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IMF Survey: Africa Sustains Social Spending Despite Downturn

April 23, 2010

  • Health, education spending was trending up until global downturn effects hit
  • Early data show social outlays were preserved in most countries in 2009
  • Fiscal deficits rose last year in most countries in region showing slower growth

Higher spending on health and education in sub-Saharan Africa before the global economic crisis was sustained in 2009 despite the effects of the world downturn, an IMF report said.


The IMF’s Regional Economic Outlook for sub-Saharan Africa said early figures showed that last year median spending on health and education was above 2006–07 levels for all country groups—and especially for fragile states, which sharply increased their outlays.

The report said emphasis on public investment and health and education spending increased in 2009 across oil exporters, low-income countries, and fragile states. However, in middle-income countries median health and education spending lost some ground in 2009, although public investment levels were generally stable.

A major concern in most sub-Saharan African countries previously was the tendency to cut pro-growth and pro-poor spending at times of budgetary pressure. In most of the sub-continent’s countries, spending on health and education was trending up until the effects of the global downturn hit.

Rising trend

Health and education spending averaged about 5½ percent of GDP in 2006–07 and rose to about 7 percent in 2008—accounting for almost one-third of all primary spending in the region. Middle-income countries spent the most on health and education in 2006–07 at about 8 percent of GDP, and oil exporters spent the least at less than 3 percent of GDP. And it appears that outlays on health and education were preserved in most countries in 2009 (see chart).

Health and education spending in sub-Saharan Africa’s fragile states as a percentage of GDP is now in line with low-income countries. Except for middle-income countries in 2009, real growth rates of health and education spending in the region have been quite robust.

A growing number of countries in sub-Saharan Africa also have programs designed to provide social protection in bad times and social promotion in good times. A handful of African countries have successfully established poverty-related cash transfer programs, and many others are taking note of the modest cost and relative effectiveness of such programs.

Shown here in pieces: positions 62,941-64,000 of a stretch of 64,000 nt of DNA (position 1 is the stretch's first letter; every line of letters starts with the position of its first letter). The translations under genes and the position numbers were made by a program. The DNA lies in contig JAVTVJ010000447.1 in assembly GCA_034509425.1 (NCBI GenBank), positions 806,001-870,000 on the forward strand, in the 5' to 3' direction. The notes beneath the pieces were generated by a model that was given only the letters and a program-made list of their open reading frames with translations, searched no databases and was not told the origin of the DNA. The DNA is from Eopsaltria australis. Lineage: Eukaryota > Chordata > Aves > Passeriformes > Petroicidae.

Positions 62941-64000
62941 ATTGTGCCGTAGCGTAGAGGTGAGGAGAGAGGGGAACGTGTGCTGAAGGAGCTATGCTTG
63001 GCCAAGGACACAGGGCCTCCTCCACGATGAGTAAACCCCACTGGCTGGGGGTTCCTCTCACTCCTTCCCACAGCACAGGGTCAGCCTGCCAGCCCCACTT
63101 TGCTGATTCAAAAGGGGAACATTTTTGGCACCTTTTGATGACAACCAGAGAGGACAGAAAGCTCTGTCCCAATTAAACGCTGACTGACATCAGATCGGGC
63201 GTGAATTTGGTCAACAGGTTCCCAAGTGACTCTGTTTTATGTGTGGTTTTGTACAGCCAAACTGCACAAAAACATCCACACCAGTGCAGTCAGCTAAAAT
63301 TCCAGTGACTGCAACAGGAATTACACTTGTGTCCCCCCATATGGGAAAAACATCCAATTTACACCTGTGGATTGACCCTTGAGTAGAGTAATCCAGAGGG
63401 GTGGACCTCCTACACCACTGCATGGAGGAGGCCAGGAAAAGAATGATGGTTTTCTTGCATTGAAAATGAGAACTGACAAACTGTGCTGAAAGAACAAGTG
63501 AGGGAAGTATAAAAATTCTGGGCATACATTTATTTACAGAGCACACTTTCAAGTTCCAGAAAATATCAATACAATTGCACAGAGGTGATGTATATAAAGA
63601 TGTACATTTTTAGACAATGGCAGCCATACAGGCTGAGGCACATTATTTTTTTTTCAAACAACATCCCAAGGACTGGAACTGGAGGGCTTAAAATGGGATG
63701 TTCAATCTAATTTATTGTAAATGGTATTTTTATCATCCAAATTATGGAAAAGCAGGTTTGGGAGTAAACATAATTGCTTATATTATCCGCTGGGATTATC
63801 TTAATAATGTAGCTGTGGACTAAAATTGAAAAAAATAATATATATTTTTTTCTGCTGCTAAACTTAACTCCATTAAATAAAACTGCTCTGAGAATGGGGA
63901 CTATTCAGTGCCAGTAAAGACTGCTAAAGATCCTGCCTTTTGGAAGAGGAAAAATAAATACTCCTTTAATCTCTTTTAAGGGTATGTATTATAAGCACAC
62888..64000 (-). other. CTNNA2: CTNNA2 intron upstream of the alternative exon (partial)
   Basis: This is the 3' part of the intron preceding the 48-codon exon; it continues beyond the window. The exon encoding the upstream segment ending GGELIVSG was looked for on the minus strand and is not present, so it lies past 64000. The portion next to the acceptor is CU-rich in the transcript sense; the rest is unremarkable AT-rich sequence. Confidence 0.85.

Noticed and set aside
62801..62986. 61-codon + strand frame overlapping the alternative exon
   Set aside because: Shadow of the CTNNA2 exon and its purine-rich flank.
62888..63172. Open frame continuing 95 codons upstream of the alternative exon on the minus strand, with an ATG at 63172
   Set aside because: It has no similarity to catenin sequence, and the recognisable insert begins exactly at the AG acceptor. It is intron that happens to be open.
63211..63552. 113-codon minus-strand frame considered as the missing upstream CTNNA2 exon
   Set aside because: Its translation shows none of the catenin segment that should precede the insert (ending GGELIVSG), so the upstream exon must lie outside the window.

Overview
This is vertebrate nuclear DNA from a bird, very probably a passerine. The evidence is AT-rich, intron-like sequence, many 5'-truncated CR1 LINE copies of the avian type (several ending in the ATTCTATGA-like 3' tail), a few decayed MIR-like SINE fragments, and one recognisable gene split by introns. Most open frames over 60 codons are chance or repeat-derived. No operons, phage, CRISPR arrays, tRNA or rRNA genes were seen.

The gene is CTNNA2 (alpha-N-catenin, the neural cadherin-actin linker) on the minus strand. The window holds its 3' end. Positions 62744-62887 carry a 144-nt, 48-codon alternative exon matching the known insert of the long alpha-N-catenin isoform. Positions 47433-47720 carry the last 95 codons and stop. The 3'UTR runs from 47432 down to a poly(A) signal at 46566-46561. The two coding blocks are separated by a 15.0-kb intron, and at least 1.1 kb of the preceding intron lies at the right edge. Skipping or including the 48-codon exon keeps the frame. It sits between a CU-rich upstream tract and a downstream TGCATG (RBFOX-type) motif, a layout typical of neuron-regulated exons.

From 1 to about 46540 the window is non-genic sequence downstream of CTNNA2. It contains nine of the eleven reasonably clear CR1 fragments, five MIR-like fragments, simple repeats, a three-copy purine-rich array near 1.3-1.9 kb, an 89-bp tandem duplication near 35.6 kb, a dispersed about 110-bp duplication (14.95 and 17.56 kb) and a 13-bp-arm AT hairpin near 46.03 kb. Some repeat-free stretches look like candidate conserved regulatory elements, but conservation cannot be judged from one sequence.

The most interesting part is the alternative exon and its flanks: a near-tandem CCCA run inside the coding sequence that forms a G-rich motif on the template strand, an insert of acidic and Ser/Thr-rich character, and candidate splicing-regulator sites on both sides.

The report says a priority for regional governments will be to preserve the sense of urgency to strengthen social safety nets in Africa after growth resumes, so that Africans can be better protected when the next shock comes their way.

Based on budgets and outturns, the fiscal policy intention seems clear: ramp up public investment and protect health and education spending. However, keeping health and education spending in line with the trend before the crisis will be a test for policymakers.

Budgets to counter slowdown

The report also noted that in formulating their 2009 budgets, about half of sub-Saharan Africa’s countries expected economic growth to fall below average growth rates posted during 2003–07. To counter the slowdown in growth, several of them planned to respond countercyclically, mostly through spending increases. Where spending plans did not increase, it was mainly due to concerns about macroeconomic stability and financing constraints, including aid disbursements.

In 2009, fiscal deficits increased in two-thirds of the countries in the region experiencing a slowdown in growth, largely because of discretionary spending increases beyond medium-term trends. This mostly reflects the stronger fiscal positions in most countries heading into the crisis, and the availability of additional external financing. In several countries, continued macroeconomic imbalances made it difficult to implement countercyclical policies even as the anticipated slowdown materialized.